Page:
I remember when The Blair Witch Project was released in 1999. It was considered one of the most revolutionary horror films in a generation. Everyone who didn’t see it (like me -I was 11) still recognized the iconic shot of the eye crying into the camera, apologizing for everything. It grossed the GDP of Albania and seemed to signal the next wave of independent cinema.
But since then, no one seems to care. Part of this dismissal has to do with the fact that its supposedly groundbreaking techniques weren’t actually that groundbreaking. I can kind of see that now. That found footage aesthetic certainly was groundbreaking – in 1980 when the infamous Cannibal Holocaust did it. That idea of making the film a seemingly true story was also incredible – when The Texas Chainsaw Massacre did it in 1974. And that handheld aesthetic certainly leads a certain realism to the film is original. That’s why people like Lars Von Trier started the ill-fated and pretentious Dogme 95 movement.
Once people realized how original The Blair Witch Project really was, interest tapered off. No one had a career launch from it and the directors used their talents to do practically nothing afterwards.
It’s a shame, because I think the biggest problem with the film was that it was released almost TOO early to have it’s real impact. Like Cloverfield, The Blair Witch Project taps into that post 9/11 fear of the unknown and of the people that live outside of what we would call “civilization.” And its aesthetic is less “arty film style” and more “teenager with phone posting to YouTube.”
Watching it after 16 years, I can imagine why it took hold of the popular imagination. Most people had never seen anything like this, and it managed to be a horror film that could be horrifying without pandering to your worst tastes. Best of all, it’s short enough not to overstay its welcome.
But then after it was over, I kept thinking to myself, ” Hang on a minute. So much of that didn’t make sense.”
Look at that trailer again. Did you see how most of it is built around the discovery of the footage and the quest for answers about what happened to the kids? Well, forget it. That doesn’t play any part in the film. The Blair Witch Project is presented as edited footage of three college age kids looking to make a documentary about the mystery of the Blair Witch and a serial killer in the 1940s.
Apparently, a man living in Burkittsville, Maryland in the 1940s murdered a number of children. Local legend said that he would kidnap a kid, force his or her friends to search for him, and then kill his friends while his back was turned. When he was caught, he claimed to have been possessed by the spirit of Elly Kedward, who was hung as a witch in the 18th century (a little past the witch-hanging craze, but we’ll go with it.) The kids are out to see if there is anything tangible to the legend.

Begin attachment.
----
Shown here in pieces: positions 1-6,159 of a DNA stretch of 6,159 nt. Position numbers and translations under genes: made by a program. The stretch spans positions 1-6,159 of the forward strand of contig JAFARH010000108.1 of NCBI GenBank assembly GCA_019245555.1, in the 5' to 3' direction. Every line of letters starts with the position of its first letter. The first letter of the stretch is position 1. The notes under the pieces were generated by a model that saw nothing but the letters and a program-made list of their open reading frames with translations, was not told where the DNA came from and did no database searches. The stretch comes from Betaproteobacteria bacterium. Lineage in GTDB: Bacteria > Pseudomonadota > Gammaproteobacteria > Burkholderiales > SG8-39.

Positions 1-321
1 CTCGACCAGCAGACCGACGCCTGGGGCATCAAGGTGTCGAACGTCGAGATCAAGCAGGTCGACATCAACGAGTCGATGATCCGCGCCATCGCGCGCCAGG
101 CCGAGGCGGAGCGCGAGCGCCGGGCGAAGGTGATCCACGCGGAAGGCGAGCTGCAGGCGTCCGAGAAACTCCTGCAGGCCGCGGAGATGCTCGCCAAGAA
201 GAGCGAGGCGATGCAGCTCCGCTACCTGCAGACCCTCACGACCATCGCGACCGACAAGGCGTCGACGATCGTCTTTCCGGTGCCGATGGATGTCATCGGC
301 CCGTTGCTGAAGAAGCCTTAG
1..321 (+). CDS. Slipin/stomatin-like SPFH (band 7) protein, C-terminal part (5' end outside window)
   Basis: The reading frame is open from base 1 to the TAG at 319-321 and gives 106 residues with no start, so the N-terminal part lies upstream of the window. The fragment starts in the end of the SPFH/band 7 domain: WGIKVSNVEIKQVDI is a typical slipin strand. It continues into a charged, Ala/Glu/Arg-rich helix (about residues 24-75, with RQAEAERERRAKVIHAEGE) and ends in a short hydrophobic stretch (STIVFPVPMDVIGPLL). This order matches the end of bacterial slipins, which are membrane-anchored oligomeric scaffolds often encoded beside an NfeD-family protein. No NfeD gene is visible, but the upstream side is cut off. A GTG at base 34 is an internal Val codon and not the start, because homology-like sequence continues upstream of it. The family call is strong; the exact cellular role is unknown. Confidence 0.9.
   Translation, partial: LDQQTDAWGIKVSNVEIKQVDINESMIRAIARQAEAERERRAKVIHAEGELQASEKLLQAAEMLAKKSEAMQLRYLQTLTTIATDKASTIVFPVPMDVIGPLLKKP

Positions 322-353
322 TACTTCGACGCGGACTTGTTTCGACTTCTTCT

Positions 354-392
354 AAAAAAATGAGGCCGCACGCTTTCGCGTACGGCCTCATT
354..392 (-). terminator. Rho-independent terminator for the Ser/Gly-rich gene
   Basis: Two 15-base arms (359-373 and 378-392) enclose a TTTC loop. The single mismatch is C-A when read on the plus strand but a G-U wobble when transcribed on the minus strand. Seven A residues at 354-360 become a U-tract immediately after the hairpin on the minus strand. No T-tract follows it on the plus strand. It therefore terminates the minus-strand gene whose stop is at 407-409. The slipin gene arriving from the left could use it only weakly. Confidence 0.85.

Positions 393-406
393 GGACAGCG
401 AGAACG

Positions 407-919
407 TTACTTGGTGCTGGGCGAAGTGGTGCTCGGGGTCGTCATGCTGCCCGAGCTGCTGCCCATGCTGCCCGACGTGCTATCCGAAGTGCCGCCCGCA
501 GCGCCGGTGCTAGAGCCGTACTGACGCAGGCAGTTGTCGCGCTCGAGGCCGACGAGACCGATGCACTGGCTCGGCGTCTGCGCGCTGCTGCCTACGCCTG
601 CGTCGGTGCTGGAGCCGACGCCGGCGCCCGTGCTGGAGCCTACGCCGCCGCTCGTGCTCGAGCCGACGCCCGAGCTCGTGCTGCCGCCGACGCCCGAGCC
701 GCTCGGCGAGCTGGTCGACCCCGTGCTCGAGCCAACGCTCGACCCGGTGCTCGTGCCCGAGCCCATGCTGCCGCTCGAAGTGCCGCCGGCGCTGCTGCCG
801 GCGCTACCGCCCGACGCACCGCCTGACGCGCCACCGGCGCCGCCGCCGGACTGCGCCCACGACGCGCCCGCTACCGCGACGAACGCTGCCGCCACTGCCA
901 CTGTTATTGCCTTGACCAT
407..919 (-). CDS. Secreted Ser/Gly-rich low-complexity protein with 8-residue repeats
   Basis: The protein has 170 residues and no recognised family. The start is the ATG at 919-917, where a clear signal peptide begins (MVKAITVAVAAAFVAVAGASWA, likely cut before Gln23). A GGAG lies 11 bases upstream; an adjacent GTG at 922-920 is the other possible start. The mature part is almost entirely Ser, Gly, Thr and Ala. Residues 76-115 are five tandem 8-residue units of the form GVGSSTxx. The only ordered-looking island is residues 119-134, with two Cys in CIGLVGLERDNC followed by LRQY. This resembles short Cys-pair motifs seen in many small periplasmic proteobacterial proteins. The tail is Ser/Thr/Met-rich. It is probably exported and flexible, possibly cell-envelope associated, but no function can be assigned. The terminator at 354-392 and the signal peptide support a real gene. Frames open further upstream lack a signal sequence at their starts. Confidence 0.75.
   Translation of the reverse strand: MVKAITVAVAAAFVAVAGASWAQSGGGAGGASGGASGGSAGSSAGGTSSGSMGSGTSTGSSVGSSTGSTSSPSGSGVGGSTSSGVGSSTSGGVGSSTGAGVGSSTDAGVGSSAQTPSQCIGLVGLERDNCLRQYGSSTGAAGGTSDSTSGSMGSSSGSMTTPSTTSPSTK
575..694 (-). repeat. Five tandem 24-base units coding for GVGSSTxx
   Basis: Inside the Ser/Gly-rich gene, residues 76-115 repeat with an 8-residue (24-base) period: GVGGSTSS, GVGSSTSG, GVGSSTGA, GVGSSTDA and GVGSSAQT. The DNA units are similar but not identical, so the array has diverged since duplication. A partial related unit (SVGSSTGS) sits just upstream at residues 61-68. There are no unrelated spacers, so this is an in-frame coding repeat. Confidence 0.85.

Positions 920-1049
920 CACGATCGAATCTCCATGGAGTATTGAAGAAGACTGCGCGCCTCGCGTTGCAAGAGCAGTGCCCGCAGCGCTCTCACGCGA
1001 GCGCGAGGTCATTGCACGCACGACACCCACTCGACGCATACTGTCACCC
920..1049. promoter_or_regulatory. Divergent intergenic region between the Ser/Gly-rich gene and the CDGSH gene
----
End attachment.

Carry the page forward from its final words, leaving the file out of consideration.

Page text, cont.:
Of course, we never actually discover anything for ourselves. Most of the tension revolves around the kids becoming hopelessly lost in the woods, apparently being stalked by an unseen entity who leaves bizarre symbols and dolls at their campsites.
Sounds silly, right? It actually works very well for the way it’s presented. Showing ghosts and spooks puts any film into the realm of fantasy. The threat of being lost in the woods is something more realistic and something that feels like it could happen to anyone.
It’s also why the found footage works for the film. It’s not just a gimmick – it enhances the tension. The whole point seems to be “this could be you.” Even the actors work, despite Heather Donahue’s Razzie nomination. They’re scared kids that yell at each other rather than try to think their way out of the situation or have some stock character that knows all about the Blair Witch and how she can be dispatched. (If she actually exists.)
This is why the film worked for its large audience. It was a very realistic depiction of horror and did not insult anyone with its convoluted slasher premise. It was a film that was not only shocking but seemed like something anyone could make. That’s what an independent film should be for its vaping, hipster audiences.
Sometimes, I to ask myself, “Does a film accomplish what it set out to do?” And after watching the film, I thought the answer was yes. The film is tense, the methods used to make it work, and the performances were great.
But the more I thought about it, the more I realized that the plot doesn’t hold up.
First, if this is supposed to be a true story, how was the footage discovered? What was the result of finding the footage? Did law enforcement solve the mystery or was it still a question? This is something easy that could have been solved with a title at the end. But The Blair Witch Project doesn’t end, it stops. There are so many questions left unanswered. Maybe it would have been better if someone was watching the footage, but such possibilities weren’t even addressed.
The only films that should focus completely on realism are documentaries. The Blair Witch Project is a fictional film. The filmmakers had a great idea but weren’t quite sure what to do. They came very close to succeeding, which makes the lapses all the more frustrating.
It’s a great idea that seemingly has great execution, but the more you think about it, the more the film collapses under its own weight. Say what you will about the aforementioned Cannibal Holocaust, but that was so convincing that it got the director arrested.